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Public Awareness
It is understandable that high risk violent and sexual offenders can cause concern to the public, and as part of raising public awareness as to how risk is managed, lay advisers will be appointed during the course of 2004 (see page 7). There are national timetables on the recruitment, selection and training of the lay advisers to take on their role. This will further assist in the processes of public protection being open and accountable. The publication of this report is an essential part of awareness and accountability for public protection by all agencies involved in public protection.

If you are interested in reading electronic copies of this report and that of other Areas, they will be published on the National Probation Service’s website www.probation.homeoffice.gov.uk (under the Public Protection Section) with all of them being available late 2004.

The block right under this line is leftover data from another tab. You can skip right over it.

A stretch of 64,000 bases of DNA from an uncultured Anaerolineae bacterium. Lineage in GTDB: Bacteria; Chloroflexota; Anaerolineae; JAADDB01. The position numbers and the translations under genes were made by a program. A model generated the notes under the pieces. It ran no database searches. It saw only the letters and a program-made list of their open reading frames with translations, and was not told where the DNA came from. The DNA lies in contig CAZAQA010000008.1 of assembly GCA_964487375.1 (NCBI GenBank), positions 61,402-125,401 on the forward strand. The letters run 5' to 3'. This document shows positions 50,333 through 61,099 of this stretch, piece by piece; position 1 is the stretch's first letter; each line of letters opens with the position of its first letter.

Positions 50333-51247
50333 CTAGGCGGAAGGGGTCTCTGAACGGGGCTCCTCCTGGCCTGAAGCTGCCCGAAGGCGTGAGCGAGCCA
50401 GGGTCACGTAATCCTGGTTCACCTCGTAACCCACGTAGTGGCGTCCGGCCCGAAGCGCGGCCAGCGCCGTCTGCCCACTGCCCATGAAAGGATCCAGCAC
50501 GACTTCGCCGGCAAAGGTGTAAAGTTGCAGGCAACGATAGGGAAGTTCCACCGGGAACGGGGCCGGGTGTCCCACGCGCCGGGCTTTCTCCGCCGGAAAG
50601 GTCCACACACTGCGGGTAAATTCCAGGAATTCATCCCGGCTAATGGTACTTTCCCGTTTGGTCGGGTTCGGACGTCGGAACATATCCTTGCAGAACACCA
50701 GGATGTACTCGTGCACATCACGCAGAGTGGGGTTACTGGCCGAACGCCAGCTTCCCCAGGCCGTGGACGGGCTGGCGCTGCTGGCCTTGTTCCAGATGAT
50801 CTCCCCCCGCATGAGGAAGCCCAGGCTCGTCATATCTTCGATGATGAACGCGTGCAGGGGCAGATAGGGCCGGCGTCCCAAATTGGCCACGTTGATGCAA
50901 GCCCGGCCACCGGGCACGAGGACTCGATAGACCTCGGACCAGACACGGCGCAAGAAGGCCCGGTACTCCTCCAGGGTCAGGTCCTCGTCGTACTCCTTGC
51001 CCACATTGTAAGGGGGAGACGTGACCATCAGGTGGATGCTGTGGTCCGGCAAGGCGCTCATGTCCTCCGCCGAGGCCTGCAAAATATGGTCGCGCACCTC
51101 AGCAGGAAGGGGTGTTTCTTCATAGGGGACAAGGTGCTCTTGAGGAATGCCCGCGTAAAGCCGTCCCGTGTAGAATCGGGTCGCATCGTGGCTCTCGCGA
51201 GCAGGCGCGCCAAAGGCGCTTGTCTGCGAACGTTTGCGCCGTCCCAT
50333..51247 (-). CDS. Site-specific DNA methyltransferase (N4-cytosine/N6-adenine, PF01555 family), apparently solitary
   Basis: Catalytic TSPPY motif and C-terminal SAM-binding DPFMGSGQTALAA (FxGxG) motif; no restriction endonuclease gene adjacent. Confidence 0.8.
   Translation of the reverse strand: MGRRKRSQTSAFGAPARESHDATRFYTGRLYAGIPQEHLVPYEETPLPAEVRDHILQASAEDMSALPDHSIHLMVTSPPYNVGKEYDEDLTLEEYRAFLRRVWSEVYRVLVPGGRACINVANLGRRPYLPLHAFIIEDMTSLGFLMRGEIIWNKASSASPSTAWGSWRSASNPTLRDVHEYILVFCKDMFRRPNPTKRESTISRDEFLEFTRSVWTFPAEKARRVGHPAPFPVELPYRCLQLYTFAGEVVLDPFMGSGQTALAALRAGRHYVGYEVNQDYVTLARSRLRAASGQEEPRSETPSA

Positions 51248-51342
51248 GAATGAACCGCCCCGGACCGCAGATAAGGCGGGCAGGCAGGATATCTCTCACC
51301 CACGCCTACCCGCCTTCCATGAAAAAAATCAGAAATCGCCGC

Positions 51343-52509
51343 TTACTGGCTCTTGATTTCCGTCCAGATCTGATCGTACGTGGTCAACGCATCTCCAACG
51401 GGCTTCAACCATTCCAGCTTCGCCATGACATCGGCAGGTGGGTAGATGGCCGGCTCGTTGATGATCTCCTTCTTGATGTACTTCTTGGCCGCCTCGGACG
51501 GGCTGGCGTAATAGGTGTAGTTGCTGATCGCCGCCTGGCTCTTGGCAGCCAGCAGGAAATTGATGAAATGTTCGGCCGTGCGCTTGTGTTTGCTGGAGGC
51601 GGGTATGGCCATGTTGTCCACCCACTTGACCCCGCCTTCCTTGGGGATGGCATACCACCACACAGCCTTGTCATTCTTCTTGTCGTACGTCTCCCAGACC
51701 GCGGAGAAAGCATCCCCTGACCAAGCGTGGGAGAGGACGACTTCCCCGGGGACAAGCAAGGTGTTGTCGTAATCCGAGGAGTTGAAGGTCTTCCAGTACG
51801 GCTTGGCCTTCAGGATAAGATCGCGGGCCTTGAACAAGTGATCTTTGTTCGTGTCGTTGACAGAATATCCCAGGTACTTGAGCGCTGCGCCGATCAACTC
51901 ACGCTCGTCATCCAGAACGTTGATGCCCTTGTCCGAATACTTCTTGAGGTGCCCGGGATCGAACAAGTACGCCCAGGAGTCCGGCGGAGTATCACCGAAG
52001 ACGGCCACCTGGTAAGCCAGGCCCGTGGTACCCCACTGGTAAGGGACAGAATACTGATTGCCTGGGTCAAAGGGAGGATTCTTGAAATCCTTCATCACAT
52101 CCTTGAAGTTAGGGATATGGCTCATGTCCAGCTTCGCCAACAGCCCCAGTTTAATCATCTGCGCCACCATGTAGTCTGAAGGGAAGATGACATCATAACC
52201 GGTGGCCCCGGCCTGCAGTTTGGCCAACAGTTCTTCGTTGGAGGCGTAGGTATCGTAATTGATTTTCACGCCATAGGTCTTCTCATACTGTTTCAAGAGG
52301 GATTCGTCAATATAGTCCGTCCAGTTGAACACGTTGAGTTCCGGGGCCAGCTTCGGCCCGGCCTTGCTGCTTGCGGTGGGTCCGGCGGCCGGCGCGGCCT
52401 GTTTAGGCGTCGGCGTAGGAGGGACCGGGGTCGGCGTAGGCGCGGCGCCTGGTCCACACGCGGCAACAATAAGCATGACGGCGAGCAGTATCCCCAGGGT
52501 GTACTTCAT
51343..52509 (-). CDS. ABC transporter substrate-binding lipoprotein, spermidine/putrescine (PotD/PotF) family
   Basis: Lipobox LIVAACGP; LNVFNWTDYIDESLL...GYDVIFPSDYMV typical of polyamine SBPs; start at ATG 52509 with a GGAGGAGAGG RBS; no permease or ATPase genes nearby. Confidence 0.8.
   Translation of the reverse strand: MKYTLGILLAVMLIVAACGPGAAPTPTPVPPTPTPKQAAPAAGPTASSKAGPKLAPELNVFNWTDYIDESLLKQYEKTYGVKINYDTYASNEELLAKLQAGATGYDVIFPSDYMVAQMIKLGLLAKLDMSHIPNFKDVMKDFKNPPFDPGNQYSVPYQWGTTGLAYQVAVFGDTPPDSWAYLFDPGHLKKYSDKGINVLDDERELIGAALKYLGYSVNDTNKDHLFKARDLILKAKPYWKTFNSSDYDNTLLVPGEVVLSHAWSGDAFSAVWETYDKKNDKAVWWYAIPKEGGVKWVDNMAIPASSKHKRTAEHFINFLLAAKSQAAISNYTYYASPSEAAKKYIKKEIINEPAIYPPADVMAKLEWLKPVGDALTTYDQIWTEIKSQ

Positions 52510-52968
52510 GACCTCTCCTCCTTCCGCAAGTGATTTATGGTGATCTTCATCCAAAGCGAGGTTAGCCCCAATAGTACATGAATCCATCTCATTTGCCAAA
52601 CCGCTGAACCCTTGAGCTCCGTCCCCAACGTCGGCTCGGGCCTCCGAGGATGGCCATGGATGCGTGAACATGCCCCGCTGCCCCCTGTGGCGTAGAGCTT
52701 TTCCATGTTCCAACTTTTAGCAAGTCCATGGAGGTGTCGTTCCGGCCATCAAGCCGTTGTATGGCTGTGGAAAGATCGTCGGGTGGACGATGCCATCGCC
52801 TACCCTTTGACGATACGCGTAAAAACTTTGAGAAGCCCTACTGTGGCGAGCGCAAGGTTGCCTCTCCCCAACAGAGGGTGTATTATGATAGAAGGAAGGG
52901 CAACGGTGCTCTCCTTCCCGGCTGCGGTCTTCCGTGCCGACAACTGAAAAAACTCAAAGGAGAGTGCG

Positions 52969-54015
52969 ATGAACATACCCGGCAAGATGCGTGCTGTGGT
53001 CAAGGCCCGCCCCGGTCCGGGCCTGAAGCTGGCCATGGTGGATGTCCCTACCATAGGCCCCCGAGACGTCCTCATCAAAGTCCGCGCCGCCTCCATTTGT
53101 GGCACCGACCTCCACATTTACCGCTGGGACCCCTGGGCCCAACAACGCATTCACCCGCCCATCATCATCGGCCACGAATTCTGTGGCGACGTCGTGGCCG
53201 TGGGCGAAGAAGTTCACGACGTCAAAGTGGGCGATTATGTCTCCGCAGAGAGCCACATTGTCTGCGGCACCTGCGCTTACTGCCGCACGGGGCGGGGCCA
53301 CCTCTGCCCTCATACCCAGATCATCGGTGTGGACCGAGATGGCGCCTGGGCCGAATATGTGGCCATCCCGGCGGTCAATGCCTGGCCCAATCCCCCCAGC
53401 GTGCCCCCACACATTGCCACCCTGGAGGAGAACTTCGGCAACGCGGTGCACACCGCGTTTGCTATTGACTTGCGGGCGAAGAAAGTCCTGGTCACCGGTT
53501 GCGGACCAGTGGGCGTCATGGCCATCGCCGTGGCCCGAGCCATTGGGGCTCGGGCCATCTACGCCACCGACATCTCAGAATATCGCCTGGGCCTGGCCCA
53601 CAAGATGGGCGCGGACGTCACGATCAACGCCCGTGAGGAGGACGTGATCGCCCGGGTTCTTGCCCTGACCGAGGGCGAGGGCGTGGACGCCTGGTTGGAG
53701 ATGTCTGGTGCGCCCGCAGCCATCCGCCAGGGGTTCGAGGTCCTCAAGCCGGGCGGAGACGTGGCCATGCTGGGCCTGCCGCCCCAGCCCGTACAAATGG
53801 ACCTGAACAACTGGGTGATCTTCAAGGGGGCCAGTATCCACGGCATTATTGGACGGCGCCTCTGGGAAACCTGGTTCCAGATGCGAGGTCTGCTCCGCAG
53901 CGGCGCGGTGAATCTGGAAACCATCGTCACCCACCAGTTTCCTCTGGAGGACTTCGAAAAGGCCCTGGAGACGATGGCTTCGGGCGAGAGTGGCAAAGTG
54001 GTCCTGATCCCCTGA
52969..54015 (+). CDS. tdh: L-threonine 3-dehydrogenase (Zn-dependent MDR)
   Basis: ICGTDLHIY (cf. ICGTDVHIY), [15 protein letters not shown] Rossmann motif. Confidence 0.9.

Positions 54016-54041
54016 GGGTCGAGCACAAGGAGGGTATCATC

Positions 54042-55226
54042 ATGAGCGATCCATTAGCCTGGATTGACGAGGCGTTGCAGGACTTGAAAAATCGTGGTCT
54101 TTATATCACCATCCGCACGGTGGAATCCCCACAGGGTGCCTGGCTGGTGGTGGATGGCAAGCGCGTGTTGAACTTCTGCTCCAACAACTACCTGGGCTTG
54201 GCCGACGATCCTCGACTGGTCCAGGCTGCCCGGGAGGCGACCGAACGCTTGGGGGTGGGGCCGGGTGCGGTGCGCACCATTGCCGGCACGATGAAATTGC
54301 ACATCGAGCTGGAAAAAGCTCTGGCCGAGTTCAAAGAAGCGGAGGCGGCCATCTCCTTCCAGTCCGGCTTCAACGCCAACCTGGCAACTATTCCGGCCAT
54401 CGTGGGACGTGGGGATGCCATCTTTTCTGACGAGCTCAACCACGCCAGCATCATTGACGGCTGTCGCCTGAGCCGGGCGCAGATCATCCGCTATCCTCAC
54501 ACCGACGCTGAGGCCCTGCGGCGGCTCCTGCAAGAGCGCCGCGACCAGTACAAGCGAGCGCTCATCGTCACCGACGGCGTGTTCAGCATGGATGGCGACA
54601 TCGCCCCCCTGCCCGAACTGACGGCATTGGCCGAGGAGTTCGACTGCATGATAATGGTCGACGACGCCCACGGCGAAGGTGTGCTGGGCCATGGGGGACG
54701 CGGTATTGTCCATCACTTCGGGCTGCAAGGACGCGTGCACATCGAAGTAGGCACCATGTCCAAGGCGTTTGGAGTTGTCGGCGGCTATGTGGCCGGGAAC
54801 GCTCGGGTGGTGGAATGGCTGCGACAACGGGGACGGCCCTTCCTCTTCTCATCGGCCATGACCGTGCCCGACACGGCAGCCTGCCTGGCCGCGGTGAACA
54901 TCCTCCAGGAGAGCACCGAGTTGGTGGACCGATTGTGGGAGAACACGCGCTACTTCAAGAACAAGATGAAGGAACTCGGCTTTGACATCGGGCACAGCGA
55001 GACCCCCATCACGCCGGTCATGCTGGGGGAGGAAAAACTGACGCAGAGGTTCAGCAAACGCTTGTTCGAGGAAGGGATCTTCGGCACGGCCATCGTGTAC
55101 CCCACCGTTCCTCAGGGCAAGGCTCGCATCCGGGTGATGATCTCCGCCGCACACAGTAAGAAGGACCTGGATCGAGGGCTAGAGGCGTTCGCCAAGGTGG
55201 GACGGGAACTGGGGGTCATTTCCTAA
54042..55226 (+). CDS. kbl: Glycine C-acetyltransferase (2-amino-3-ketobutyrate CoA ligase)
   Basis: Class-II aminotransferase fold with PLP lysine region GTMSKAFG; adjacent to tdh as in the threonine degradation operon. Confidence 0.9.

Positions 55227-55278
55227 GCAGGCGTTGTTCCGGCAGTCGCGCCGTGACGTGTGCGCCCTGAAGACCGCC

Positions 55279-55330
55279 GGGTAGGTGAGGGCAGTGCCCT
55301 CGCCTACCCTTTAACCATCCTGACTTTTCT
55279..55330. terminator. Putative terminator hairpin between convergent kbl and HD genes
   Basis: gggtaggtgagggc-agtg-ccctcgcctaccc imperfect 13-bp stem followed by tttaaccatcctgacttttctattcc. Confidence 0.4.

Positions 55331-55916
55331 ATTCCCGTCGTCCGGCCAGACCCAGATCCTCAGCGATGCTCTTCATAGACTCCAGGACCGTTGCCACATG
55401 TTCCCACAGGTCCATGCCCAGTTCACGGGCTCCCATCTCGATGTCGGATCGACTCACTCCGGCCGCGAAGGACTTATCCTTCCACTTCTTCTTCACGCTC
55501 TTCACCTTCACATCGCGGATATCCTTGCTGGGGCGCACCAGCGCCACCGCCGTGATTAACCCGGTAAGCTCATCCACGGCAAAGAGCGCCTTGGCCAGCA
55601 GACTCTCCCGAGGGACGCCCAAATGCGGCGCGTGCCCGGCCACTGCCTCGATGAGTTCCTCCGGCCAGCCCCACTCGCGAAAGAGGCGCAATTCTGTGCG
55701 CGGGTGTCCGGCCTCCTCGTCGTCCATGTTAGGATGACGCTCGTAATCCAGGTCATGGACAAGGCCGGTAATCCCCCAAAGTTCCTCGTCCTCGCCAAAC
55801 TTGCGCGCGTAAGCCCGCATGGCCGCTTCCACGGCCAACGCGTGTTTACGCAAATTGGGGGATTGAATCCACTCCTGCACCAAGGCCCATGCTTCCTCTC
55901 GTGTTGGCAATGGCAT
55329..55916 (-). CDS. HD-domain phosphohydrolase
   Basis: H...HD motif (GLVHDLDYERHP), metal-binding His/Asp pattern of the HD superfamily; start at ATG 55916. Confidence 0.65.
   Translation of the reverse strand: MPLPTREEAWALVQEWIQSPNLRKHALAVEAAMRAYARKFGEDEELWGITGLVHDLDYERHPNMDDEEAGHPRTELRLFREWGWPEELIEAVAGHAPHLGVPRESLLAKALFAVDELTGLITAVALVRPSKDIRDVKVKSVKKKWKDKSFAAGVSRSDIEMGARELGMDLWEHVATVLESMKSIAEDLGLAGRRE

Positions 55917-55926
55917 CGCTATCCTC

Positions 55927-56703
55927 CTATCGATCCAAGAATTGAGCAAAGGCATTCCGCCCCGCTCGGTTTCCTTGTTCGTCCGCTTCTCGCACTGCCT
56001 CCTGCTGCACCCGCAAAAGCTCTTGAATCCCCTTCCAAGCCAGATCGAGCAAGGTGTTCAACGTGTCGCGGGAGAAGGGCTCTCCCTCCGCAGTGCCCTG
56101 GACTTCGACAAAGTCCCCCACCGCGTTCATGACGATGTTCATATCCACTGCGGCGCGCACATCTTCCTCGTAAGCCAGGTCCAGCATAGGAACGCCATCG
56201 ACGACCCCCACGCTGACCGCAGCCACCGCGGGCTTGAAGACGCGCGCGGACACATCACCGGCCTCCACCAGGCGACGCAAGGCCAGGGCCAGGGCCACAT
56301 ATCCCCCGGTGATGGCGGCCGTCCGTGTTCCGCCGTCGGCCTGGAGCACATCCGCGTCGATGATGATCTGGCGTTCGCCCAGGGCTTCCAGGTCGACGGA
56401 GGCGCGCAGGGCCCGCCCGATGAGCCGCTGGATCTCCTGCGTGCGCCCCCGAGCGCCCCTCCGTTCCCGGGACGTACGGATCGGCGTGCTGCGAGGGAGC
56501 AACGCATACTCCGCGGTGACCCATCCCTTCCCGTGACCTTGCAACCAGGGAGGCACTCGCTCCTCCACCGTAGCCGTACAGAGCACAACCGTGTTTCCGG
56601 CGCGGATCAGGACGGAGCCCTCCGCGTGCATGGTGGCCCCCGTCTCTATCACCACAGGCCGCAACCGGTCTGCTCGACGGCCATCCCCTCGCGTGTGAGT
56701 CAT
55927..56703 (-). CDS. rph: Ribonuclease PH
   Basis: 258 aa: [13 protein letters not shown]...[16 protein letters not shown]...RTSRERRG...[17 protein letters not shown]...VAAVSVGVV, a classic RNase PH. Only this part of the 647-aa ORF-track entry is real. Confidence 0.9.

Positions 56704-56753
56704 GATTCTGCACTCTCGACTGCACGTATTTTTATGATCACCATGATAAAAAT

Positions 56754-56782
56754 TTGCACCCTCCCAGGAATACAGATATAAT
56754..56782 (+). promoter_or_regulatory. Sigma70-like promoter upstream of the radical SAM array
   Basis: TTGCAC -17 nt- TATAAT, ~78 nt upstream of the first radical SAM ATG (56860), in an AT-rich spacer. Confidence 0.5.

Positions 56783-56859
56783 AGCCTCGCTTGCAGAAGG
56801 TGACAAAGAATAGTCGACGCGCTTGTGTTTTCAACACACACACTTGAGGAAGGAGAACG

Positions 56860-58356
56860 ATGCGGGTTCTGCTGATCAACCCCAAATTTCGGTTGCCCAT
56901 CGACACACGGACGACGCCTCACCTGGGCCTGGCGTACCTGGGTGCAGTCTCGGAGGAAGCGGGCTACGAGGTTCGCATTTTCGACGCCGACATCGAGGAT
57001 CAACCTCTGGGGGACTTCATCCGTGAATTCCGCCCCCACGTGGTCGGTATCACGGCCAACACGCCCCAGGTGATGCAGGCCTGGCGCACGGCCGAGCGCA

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HOW MAPPA OPERATES LOCALLY
There are several aspects to the work of MAPPA when it deals with high risk offenders. One of the aspects is how information is disclosed to relevant persons or the community about an offender who is living in the neighbourhood.

Disclosure of Information